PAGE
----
Smart Ways to Use Mozilla Firefox

My buddy Mike M., started pestering me. "You're still using that pile of junk browser?" he wrote, referring to Microsoft Internet Explorer.

Yes and no, I told him. I'm still using Maxthon 1.0, that marvelous browser that sits on top of IE. It works fine, I said, and no, I insisted, I'm not switching to Mozilla Firefox.

It didn't stop him from telling me about two add-ons to Firefox that he finds extremely useful, so I decided to pass along Mike's pearls.

The first is CoolIris, an add-on that allows you to preview a page by floating your mouse over a link. Once you're floating, a smaller, resizable preview window pops up, saving you from having to fully open another page. Mike says that's especially handy when reading news stories from Google News and reviewing search results from Google.

The other nifty add-on is PicLens. If you ever search Google Images, you'll appreciate how PicLens turns all those little thumbnail images into a full-screen slide show. It also works with Facebook, Picasa, Flickr, and other image management tools.

Smart Ways to Use Gmail in Firefox

Did you know you can colour Gmail labels? That's perfect for highlighting incoming mail by color. You can also have a "preview bubble" that will show you a floating window when you right-click a piece of incoming mail. I love this because I don't have to open the e-mail in another tab or window.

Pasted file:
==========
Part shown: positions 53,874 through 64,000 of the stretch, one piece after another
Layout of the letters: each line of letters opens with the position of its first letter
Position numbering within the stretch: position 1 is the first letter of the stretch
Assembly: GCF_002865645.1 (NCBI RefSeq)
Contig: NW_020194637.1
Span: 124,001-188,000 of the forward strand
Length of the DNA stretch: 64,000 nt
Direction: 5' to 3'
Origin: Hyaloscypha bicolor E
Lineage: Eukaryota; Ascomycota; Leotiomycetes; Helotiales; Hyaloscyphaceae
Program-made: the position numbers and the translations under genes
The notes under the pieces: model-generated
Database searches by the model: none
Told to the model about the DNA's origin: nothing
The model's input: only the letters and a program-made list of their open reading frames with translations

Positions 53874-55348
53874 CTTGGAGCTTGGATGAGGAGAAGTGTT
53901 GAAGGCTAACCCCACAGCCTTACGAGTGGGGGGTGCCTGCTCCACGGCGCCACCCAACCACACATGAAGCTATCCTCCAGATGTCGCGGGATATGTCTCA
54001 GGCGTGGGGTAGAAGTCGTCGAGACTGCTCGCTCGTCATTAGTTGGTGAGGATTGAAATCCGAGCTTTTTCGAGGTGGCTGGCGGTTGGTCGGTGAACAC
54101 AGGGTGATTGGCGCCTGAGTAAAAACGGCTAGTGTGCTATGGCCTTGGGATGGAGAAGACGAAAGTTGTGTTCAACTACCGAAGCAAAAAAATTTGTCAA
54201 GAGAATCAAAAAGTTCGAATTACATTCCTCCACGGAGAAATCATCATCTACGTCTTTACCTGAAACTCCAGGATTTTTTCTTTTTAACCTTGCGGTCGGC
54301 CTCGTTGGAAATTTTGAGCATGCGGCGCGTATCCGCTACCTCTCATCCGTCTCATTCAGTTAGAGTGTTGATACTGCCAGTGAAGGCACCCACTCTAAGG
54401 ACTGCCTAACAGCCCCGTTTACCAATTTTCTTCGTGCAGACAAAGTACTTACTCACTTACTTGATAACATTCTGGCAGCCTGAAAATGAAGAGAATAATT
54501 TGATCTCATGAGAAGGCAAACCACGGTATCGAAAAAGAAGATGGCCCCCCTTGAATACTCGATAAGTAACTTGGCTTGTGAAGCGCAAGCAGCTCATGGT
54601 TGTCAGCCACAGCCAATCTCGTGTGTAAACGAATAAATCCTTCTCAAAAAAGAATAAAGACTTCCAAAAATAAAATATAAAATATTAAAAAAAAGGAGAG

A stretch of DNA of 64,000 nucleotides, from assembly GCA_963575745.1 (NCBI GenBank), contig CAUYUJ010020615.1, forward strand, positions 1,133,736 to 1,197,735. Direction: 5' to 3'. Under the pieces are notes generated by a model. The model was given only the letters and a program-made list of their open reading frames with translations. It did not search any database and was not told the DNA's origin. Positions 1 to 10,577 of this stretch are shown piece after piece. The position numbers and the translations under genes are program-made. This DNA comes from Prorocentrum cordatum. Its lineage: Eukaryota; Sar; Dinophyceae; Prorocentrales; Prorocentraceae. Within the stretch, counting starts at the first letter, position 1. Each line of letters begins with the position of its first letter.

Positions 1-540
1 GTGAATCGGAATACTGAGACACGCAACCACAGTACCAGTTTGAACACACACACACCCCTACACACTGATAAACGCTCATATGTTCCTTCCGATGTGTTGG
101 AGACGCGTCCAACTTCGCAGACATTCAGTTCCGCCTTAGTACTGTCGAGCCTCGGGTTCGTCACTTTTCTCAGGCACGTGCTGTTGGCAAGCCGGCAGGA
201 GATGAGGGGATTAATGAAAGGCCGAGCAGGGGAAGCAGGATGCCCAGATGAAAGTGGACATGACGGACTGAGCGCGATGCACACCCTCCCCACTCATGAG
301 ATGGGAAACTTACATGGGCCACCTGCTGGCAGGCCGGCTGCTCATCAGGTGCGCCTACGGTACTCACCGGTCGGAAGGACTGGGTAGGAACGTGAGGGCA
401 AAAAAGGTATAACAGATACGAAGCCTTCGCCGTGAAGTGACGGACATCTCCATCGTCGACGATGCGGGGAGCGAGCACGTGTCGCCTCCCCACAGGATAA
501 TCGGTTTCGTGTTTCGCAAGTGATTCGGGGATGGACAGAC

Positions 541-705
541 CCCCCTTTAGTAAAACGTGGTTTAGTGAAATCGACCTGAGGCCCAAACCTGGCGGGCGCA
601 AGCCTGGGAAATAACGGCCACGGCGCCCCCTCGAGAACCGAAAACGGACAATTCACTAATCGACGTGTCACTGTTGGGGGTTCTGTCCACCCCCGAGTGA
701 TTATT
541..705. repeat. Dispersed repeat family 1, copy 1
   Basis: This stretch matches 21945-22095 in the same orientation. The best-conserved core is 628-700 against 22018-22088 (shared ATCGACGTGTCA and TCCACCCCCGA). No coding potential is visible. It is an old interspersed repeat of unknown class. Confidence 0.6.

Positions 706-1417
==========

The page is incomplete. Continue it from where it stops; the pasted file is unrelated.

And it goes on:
It'll take three short steps to make this work.

First, if you haven't already done it, you've got to install Greasemonkey. It's a Firefox add-on that allows the implementation of user scripts. Just head for the site, click "Install Now" to get it, and restart Firefox. Second, to install the label colours, go to the Google Code site and click on "Label Colors" from the list on the right-hand side of the page under "Links." You'll get a pop-up asking you to confirm the install by clicking the "Install" button when it lights up. The install will happen pretty quickly; you may not even notice that it occurred. No Firefox restart is required.

Finally, stay on the Google Code's page and in the Links section, click on "Conversation Preview." Follow the same routine as with Label Colors, and it will install quickly.

To color the labels, just rename them and add "color" to the name. For instance, Michael is renamed Michael red; e-mail from Steve is Steve blue. Read the full description if you want to get fancier colors.

BTW, Mike said that Gmail has recently started to roll out a "new" interface. If you're using the newer version of Gmail, you can now directly colour labels by clicking the gray box to the right of the label name and choosing a colour. How can you tell if you're using the "new version"? If you are, there will be a link in the top right corner of the screen that says "Older version." Google temporarily left a link to let users go back to the old if they don't like the new.

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Steve Bass

PC World (US online)

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